Jho Low, a close associate of Malaysian Prime Minister Najib Razak, invested $150 million in Electrum Group LLC, raising concerns that the ongoing investigation into the Malaysian state-run fund’s corruption allegations would affect the New York-based firm, as well as other Wall Street firms, according to the Wall Street Journal.
The Justice Department’s complaint filed late last month alleged that Low “laundered more than $400 million of funds” from 1Malaysia Development Berhad (1MDB) that is marred by the corruption and fraud scandal, the Journal reported Tuesday. The filing also said that Jynwel Capital Ltd., a Hong Kong-based investment firm run by Low, made the $150 million investment at Electrum in late 2012.
According to the Journal, Electrum’s chairman and chief investment officer Thomas Kaplan has not yet been questioned by officials and there are no indications that he believed the money came from any source other than Low and Jynwel.
“We have been monitoring this situation since the initial news reports,” a spokesman for Electrum told the Journal. “Accordingly, Electrum has taken steps to ensure that Jynwel’s investment and its associated profits have been safeguarded and sequestered while the matter is pending.”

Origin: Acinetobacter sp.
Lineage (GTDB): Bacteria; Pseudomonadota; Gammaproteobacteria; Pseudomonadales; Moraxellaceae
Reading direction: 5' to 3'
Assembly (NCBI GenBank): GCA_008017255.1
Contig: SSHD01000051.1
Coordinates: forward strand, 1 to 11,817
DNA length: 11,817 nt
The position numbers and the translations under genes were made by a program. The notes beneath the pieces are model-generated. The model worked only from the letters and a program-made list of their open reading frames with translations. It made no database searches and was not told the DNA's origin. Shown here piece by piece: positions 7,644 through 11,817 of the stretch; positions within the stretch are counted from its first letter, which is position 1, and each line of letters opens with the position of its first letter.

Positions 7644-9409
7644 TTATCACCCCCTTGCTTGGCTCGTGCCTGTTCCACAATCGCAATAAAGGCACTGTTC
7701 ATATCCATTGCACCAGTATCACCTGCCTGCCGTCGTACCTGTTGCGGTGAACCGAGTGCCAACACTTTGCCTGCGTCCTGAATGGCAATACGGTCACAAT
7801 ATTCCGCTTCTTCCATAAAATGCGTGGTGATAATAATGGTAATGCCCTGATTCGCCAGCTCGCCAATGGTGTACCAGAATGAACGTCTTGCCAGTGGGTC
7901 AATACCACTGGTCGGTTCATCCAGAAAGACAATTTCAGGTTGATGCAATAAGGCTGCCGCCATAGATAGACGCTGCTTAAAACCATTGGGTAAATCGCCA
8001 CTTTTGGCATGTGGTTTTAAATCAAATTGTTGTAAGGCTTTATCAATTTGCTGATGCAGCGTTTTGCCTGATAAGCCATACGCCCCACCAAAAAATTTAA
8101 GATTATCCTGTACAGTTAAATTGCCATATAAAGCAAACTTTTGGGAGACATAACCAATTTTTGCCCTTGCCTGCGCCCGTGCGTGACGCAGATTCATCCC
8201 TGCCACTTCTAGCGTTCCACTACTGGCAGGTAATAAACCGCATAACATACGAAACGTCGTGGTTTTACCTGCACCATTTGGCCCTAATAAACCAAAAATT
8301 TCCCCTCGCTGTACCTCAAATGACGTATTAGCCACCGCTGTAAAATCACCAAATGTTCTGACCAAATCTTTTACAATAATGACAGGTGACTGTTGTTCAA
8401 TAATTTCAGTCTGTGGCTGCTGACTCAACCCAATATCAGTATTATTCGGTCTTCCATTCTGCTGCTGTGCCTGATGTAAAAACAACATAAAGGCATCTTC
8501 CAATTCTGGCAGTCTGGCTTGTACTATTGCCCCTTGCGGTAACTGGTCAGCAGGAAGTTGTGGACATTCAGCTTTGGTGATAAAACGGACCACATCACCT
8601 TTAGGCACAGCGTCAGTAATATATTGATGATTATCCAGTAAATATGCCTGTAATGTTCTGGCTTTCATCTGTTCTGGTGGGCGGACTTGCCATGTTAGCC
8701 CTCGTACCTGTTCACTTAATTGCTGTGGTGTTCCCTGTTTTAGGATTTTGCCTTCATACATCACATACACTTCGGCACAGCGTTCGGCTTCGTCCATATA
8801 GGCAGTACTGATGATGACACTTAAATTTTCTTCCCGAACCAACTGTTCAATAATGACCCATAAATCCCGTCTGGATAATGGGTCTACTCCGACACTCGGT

Electrum reportedly said that Jynwel bought a 7 percent stake in the firm with the investment.
In April, the Journal reported that Low spent lavishly and bought multimillion-dollar homes in New York and Los Angeles using shell companies, and then sold them to a company controlled by Najib’s stepson Riza Aziz. In 2013, Low purchased a 7,718-square foot penthouse in Singapore for over $30 million and a smaller apartment in the same complex, real estate documents reportedly showed.
However, last month, the U.S. moved to confiscate luxury properties across affluent areas of New York and California as part of the 1MDB investigation. Most of the properties have been linked to Low and Riza.
The Justice Department said that over $3.5 billion was misappropriated from 1MDB in alleged fraud committed over a four-year period. The department added that it is seeking to seize more than $1 billion of assets linked to the fund.
Najib had established 1MDB in 2009 to boost economic growth in Malaysia. However, the fund has been linked to the corruption scandal, in which $681 million belonging to 1MDB was traced to bank accounts allegedly owned by Najib. The prime minister has consistently denied the corruption allegations, first made in a July 2015 report by the Journal, which said that investigators tracked the money from an account at Falcon Private Bank in Singapore to accounts in Malaysia.